The four cardinal directions, or cardinal points, are the directions north, east, south, and west, commonly denoted by their initials N, E, S, and W. East and west are perpendicular (at right angles) to north and south, with east being in the clockwise direction of rotation from north and west being directly opposite east. Points between the cardinal directions form the points of the compass.
The intercardinal (also called the intermediate directions and, historically, ordinal) directions are northeast (NE), southeast (SE), southwest (SW), and northwest (NW). The intermediate direction of every set of intercardinal and cardinal direction is called a secondary intercardinal direction, the eight shortest points in the compass rose that is shown to the right (e.g. NNE, ENE, and ESE).
To keep to a bearing is not, in general, the same as going in a straight direction along a great circle. Conversely, one can keep to a great circle and the bearing may change. Thus the bearing of a straight path crossing the North Pole changes abruptly at the Pole from North to South. When travelling East or West, it is only on the Equator that one can keep East or West and be going straight (without the need to steer). Anywhere else, maintaining latitude requires a change in direction, requires steering. However, this change in direction becomes increasingly negligible as one moves to lower latitudes.
The Earth has a magnetic field which is approximately aligned with its axis of rotation. A magnetic compass is a device that uses this field to determine the cardinal directions. Magnetic compasses are widely used, but only moderately accurate. The north pole of the magnetic needle points towards the geographic north pole of the earth and vice versa. This is because the geographic north pole of the earth lies very close to the magnetic south pole of the earth. This south magnetic pole of the earth located at an angle of 17 degrees to the geographic north pole attracts the north pole of the magnetic needle and vice versa.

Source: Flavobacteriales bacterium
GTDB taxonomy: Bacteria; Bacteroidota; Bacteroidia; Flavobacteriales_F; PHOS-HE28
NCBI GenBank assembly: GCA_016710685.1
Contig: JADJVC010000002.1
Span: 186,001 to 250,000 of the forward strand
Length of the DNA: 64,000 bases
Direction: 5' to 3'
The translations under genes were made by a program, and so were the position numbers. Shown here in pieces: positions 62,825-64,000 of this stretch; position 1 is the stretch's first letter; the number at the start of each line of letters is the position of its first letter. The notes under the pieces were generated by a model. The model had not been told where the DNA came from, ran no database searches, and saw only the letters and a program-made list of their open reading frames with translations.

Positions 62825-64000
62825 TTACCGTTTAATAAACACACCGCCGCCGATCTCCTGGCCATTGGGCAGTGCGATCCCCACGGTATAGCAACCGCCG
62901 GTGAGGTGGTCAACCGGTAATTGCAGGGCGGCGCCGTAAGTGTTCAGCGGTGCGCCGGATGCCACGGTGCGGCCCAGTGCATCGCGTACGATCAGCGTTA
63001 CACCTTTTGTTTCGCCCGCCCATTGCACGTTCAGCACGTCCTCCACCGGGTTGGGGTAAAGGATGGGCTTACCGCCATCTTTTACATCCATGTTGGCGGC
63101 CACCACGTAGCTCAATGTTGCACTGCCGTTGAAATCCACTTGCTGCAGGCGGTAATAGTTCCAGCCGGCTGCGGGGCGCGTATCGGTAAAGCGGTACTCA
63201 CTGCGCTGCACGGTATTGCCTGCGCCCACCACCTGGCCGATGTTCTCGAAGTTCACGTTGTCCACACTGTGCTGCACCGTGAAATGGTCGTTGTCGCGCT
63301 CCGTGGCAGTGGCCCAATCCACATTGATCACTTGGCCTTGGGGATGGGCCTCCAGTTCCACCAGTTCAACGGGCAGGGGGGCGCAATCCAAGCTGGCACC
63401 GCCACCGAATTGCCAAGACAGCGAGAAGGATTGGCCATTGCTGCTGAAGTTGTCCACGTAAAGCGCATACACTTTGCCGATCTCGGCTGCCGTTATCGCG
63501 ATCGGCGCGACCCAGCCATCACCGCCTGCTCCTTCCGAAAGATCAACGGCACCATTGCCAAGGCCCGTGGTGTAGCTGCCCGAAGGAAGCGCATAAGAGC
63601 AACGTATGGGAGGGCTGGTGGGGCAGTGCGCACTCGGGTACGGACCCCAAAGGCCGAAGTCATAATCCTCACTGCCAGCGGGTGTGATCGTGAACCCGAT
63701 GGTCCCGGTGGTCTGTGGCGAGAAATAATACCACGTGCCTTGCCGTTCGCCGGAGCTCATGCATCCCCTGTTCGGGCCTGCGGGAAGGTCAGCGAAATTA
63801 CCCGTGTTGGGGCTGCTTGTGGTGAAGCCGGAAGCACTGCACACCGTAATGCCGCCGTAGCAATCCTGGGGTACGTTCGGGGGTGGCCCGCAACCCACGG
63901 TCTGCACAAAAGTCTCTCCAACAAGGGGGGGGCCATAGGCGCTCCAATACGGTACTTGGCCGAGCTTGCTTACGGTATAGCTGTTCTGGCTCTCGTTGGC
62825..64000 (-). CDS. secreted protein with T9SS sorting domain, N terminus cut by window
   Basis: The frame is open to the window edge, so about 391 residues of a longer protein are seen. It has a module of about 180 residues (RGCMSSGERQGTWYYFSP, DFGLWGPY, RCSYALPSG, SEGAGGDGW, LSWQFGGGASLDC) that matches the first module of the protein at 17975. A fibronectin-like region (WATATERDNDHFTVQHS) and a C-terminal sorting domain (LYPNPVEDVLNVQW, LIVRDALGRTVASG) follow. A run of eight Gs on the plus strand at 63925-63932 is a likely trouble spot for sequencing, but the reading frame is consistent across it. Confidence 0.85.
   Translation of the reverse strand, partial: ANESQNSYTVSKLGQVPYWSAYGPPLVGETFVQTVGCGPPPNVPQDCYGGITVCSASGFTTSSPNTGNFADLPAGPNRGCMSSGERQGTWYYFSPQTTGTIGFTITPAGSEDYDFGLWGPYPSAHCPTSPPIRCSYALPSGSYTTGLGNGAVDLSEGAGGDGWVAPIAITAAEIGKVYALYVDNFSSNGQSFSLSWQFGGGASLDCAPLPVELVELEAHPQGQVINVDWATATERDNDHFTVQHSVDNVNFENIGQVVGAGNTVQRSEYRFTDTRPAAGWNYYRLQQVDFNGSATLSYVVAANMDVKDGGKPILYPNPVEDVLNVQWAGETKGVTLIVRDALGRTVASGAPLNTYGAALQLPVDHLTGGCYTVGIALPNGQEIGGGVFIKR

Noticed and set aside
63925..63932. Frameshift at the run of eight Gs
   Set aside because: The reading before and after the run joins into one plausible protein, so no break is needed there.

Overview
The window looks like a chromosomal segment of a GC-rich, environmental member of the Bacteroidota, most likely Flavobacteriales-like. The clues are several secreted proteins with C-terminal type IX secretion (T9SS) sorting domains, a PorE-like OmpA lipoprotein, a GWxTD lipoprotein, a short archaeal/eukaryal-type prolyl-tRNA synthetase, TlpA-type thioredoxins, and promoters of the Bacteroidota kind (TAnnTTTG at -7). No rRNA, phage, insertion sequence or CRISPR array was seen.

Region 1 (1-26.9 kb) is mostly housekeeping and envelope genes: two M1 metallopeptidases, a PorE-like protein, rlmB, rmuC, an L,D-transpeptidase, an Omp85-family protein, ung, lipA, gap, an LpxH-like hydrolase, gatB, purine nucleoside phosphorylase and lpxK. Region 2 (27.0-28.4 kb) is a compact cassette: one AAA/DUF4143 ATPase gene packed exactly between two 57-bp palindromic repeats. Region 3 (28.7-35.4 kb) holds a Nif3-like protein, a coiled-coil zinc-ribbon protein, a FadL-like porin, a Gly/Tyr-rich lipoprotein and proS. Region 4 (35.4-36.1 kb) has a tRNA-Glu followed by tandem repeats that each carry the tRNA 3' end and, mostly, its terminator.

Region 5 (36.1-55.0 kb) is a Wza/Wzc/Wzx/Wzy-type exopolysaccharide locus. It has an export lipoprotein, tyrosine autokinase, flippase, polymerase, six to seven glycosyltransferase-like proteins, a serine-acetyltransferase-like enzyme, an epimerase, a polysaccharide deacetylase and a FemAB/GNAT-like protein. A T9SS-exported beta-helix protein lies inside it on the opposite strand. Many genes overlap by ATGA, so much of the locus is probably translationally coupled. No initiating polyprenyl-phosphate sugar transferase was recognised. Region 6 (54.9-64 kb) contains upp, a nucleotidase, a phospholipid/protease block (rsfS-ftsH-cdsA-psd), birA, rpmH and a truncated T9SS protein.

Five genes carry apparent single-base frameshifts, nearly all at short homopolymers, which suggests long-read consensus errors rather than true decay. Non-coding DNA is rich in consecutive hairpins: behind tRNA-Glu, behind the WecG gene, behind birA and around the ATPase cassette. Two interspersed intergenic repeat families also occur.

The position of the Sun in the sky can be used for orientation if the general time of day is known. In the morning the Sun rises roughly in the east (due east only on the equinoxes) and tracks upwards. In the evening it sets in the west, again roughly and only due west exactly on the equinoxes. In the middle of the day, it is to the south for viewers in the Northern Hemisphere, who live north of the Tropic of Cancer, and the north for those in the Southern Hemisphere, who live south of the Tropic of Capricorn. This method does not work very well when closer to the equator (i.e. between the Tropic of Cancer and the Tropic of Capricorn) since, in the northern hemisphere, the sun may be directly overhead or even to the north in summer. Conversely, at low latitudes in the southern hemisphere the sun may be to the south of the observer in summer. In these locations, one needs first to determine whether the sun is moving from east to west through north or south by watching its movements—left to right means it is going through south while the right to left means it is going through north; or one can watch the sun's shadows. If they move clockwise, the sun will be in the south at midday, and if they move anticlockwise, then the sun will be in the north at midday. The sun rises from east and sets in West.
Because of the Earth's axial tilt, no matter what the location of the viewer, there are only two days each year when the sun rises precisely due east. These days are the equinoxes. On all other days, depending on the time of year, the sun rises either north or south of true east (and sets north or south of true west). For all locations, the sun is seen to rise north of east (and set north of west) from the Northward equinox to the Southward equinox, and rise south of east (and set south of west) from the Southward equinox to the Northward equinox.
There is a traditional method by which an analogue watch can be used to locate north and south. The Sun appears to move in the sky over a 24-hour period while the hour hand of a 12-hour clock dial takes twelve hours to complete one rotation. In the northern hemisphere, if the watch is rotated so that the hour hand points toward the Sun, the point halfway between the hour hand and 12 o'clock will indicate south. For this method to work in the southern hemisphere, the 12 is pointed toward the Sun and the point halfway between the hour hand and 12 o'clock will indicate north. During daylight saving time, the same method can be employed using 1 o'clock instead of 12. The difference between local time and zone time, the equation of time, and (near the tropics) the non-uniform change of the Sun's azimuth at different times of day limit the accuracy of this method.